Rett syndrome (RTT) is one of the most prevalent female mental disorders. De novo mutations in methyl CpG-binding protein 2 (MeCP2) are a major cause of RTT. MeCP2 regulates gene expression as a transcription regulator as well as through long-range chromatin interaction. Because MeCP2 is present on the X chromosome, RTT is manifested in an X-linked dominant manner. Investigation using murine MeCP2 null models and post-mortem human brain tissues has contributed to understanding the molecular and physiological function of MeCP2. In addition, RTT models using human induced pluripotent stem cells derived from RTT patients (RTT-iPSCs) provide novel resources to elucidate the regulatory mechanism of MeCP2. Previously, we obtained clones of female RTT-iPSCs that express either wild-type or mutant MECP2 due to the inactivation of one X chromosome. Reactivation of the X chromosome also allowed us to have RTT-iPSCs that express both wild-type and mutant MECP2. Using these unique pluripotent stem cells, we investigated the regulation of gene expression by MeCP2 in pluripotent stem cells by transcriptome analysis. We found that MeCP2 regulates genes encoding mitochondrial membrane proteins. In addition, loss of function in MeCP2 results in de-repression of genes on the inactive X chromosome. Furthermore, we showed that each mutation in MECP2 affects a partly different set of genes. These studies suggest that fundamental cellular physiology is affected by mutations in MECP2 from early development, and that a therapeutic approach targeting to unique forms of mutant MeCP2 is needed.
Reprogramming somatic cells to induced pluripotency by Yamanaka factors is usually slow and inefficient, and is thought to be a stochastic process. We identified a privileged somatic cell state, from which acquisition of pluripotency could occur in a non-stochastic manner. Subsets of murine hematopoietic progenitors are privileged, whose progeny cells predominantly adopt the pluripotent fate with activation of endogenous Oct4 locus after 4–5 divisions in reprogramming conditions. Privileged cells display an ultrafast cell cycle of ~8 hours. In fibroblasts, a subpopulation cycling at a similar ultrafast speed is observed after 6 days of factor expression, and is increased by p53-knockdown. This ultrafast-cycling population accounts for >99% of the bulk reprogramming activity in wildtype or p53-knockdown fibroblasts. Our data demonstrate that the stochastic nature of reprogramming can be overcome in a privileged somatic cell state, and suggest that cell cycle acceleration toward a critical threshold is an important bottleneck for reprogramming.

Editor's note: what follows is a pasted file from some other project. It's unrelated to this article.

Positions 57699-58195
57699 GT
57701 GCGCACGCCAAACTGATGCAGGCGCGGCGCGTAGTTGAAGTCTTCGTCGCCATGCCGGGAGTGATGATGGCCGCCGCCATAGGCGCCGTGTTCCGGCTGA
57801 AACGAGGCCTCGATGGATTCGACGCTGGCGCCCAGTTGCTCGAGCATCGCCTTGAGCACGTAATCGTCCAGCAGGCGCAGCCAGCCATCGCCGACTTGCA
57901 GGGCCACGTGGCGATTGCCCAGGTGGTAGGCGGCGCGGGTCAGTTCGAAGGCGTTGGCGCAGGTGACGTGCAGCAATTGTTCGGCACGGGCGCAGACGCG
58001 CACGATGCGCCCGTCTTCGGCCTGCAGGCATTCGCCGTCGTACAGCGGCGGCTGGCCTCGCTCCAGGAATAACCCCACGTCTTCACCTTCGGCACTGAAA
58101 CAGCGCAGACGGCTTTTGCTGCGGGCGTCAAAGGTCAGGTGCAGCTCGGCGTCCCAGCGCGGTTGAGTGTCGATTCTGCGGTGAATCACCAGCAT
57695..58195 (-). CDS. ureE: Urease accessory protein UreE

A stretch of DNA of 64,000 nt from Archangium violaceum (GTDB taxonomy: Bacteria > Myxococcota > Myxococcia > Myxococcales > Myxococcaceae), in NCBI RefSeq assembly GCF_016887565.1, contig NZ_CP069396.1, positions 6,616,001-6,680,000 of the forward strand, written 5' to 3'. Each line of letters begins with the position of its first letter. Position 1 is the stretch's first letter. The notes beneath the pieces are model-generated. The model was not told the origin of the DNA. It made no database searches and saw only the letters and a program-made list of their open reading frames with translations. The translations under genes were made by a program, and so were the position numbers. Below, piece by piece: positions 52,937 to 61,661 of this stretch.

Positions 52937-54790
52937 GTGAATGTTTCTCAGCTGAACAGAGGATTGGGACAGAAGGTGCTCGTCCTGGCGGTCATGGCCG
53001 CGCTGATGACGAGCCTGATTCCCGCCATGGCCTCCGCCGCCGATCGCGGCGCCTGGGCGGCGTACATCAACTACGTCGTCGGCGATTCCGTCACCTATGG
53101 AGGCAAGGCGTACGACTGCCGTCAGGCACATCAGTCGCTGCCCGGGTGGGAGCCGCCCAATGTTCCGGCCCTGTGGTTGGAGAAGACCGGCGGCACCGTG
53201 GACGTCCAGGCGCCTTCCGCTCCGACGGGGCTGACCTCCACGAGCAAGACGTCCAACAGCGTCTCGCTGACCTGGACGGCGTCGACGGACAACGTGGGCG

Despite the recent advance of single-cell gene expression analyses, co-measurement of both genomic and transcriptional signatures at the single-cell level has not been realized. However such analysis is necessary in order to accurately delineate how genetic information is transcribed, expressed, and regulated to give rise to an enormously diverse range of cell phenotypes. Here we report on a microfluidics-facilitated approach that allows for controlled separation of cytoplasmic and nuclear contents of a single cell followed by on-chip amplification of genomic DNA and cytoplasmic mRNA. When coupled with off-chip polymerase chain reaction, gel electrophoresis and Sanger sequencing, a panel of genes and transcripts from the same single cell can be co-detected and sequenced. This platform is potentially an enabling tool to permit multiple genomic measurements performed on the same single cells and opens new opportunities to tackle a range of fundamental biology questions including non-genetic cell-to-cell variability, epigenetic regulation, and stem cell fate control. It also helps address clinical challenges such as diagnosing intra-tumor heterogeneity and dissecting complex cellular immune responses.